Should the Falcons' fumble recovery been a safety, a touchback or something else?

BY Dieter Kurtenbach • January 22, 2017

Was it a safety? Was it a touchback? Should the ball have been at the 1-yard line?

Atlanta Falcons defender Jalen Collins' second-quarter fumble recovery in Sunday's NFC Championship game had the football-watching universe asking questions.




What the world saw: Collins fell on top of Aaron Ripkowski's fumble on the Atlanta 1-yard line and then rolled into the end zone before being touched down.

https://twitter.com/nflnetwork/status/823273731296346112

What's the ruling there?

Well, it wasn't a safety.

The NFL rulebook is clear about it.



Rule 11, Section 5, Article 1 reads that:

If a defensive player, in the field of play, intercepts a pass or catches or recovers a fumble, backward pass, scrimmage kick, free kick, or fair catch kick, and his original momentum carries him into his end zone where the ball is declared dead in his team’s possession. The ball belongs to the defensive team at the spot where the player’s foot or other body part touched the ground to establish possession.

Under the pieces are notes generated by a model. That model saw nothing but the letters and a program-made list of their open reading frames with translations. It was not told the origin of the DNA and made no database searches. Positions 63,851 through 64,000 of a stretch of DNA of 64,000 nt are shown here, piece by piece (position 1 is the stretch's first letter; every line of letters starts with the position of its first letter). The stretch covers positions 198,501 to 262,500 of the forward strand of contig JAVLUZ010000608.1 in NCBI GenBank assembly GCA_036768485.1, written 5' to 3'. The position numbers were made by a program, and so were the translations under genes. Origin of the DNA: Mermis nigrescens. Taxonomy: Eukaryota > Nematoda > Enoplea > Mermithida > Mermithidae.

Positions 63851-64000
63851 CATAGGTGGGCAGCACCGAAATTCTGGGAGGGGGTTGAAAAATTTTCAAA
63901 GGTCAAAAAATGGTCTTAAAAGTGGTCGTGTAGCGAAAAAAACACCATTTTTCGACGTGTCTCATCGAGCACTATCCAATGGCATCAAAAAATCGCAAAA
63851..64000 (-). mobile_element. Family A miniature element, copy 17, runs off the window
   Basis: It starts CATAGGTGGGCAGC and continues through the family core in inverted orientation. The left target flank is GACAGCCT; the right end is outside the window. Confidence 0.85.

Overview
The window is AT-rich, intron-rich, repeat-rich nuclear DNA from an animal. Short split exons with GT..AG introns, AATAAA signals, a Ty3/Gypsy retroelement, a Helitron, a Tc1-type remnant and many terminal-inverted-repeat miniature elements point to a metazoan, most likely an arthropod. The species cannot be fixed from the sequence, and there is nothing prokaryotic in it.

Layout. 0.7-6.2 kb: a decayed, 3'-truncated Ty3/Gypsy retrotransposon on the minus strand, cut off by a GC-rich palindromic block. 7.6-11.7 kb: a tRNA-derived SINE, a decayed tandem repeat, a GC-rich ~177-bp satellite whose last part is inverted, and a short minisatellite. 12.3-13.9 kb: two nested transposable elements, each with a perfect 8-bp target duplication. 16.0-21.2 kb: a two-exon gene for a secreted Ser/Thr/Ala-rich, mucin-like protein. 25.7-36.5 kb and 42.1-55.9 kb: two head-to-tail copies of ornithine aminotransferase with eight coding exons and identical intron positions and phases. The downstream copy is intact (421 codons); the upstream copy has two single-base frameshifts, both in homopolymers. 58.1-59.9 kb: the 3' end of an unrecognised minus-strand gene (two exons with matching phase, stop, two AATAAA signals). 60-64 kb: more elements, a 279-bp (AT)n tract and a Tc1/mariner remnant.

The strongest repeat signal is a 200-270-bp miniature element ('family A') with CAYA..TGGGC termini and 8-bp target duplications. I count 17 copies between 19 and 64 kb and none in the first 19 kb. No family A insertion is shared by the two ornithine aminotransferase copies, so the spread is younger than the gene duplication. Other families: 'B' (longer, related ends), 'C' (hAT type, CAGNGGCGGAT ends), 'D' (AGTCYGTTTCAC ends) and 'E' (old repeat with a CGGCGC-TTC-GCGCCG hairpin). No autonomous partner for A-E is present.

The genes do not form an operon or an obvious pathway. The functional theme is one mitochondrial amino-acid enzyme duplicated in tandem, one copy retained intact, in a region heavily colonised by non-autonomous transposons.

The ball should have been placed at the 1-yard line, which would have forced the Falcons to go 99 yards to the end zone, instead of 80.

Though with the way Matt Ryan and Co. were playing, that difference might be moot.

 




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